Results The mean operative time in patients treated with onlay mesh repair was 84.537±12.472 min (75–90) and in patients treated with sublay mesh repair was 93.438±15.536 min (80–100). As regards the drainage time, the mean total time in days was 7.532±2.472 days in onlay repair while in sublay group it was 4.153±1.251 days. Seroma formation after suction drain removal was observed in 12% patients in group A and in 4% in group B. Purulent wound infection was observed in 16 and 4% patients in group A and group B, respectively, and treated with dressing and proper antibiotic according to culture tests.
Conclusion Sublay (retromuscular) mesh repair is a good alternative to onlay mesh repairs, and the authors suggest carrying out more trials on the retromuscular mesh repair technique to include a bigger number of cases and a longer period of follow-up.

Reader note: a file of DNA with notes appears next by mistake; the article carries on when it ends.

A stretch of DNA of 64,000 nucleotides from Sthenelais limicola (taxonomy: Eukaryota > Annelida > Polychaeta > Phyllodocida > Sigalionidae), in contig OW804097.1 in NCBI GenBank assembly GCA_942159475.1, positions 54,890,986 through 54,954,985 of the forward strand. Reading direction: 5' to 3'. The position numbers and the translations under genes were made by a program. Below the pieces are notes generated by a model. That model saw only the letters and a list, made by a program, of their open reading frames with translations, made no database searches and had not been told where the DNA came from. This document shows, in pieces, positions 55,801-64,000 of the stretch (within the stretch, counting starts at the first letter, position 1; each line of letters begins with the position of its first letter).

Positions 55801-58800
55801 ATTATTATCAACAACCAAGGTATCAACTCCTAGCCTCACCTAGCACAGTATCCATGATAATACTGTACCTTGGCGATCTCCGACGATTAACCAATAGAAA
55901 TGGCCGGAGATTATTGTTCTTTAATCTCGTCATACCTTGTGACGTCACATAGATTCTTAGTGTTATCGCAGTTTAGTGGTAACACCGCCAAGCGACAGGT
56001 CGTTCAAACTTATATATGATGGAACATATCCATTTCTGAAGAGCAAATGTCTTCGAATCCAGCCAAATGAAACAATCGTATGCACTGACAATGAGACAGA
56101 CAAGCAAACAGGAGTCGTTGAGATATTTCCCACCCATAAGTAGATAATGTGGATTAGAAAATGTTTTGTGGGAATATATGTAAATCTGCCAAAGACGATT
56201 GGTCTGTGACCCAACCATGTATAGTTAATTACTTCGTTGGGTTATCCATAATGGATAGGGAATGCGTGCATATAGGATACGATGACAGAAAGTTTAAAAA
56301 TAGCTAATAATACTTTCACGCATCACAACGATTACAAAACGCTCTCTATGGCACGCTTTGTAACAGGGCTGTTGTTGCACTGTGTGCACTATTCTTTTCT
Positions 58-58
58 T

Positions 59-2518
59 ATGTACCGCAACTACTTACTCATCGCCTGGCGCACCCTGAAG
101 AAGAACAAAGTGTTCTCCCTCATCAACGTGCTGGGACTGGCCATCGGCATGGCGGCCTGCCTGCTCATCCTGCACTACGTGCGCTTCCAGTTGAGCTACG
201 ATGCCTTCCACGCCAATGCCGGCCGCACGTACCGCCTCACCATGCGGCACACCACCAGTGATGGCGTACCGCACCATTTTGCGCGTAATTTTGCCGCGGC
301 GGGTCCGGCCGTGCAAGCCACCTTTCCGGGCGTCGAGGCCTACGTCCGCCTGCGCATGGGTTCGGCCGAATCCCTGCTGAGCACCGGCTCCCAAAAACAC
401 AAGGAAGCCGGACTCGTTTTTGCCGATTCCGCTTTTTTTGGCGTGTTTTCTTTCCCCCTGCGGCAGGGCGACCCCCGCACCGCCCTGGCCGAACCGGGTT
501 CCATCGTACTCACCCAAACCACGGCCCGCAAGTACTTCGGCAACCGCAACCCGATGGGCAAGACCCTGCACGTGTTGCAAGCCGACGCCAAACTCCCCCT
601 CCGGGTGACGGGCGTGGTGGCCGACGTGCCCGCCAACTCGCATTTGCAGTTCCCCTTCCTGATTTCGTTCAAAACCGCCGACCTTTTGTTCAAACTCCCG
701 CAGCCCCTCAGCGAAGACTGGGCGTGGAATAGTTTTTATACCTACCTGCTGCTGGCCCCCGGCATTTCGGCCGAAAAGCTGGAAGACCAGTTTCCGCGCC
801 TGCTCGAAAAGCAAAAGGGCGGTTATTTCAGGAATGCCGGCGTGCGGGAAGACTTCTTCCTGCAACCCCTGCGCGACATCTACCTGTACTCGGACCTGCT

Keywords: onlay, Retrorectus, sublay, ventral hernia


How to cite this article:
Elbadawy HA, Badr HA, Mohamed MO, Elkhateeb EE. Onlay vs retrorectus mesh placement for uncomplicated ventral hernia repair. Sci J Al-Azhar Med Fac Girls 2020;4:180-6

How to cite this URL:
Elbadawy HA, Badr HA, Mohamed MO, Elkhateeb EE. Onlay vs retrorectus mesh placement for uncomplicated ventral hernia repair. Sci J Al-Azhar Med Fac Girls [serial online] 2020 [cited 2020 Jul 12];4:180-6. Available from: http://www.sjamf.eg.net/text.asp?2020/4/2/180/288268




  Introduction Top


Hernia is a protrusion of abdominal viscera through a defect in the abdominal wall. Successful repair of abdominal hernias requires thorough knowledge of anatomy of anterior abdominal wall and all its layers. Ventral abdominal hernia includes all the hernias occurring through the anterior abdominal wall excluding groin hernias (incisional, epigastric, paraumbilical, umbilical, and hypogastric hernias) [1].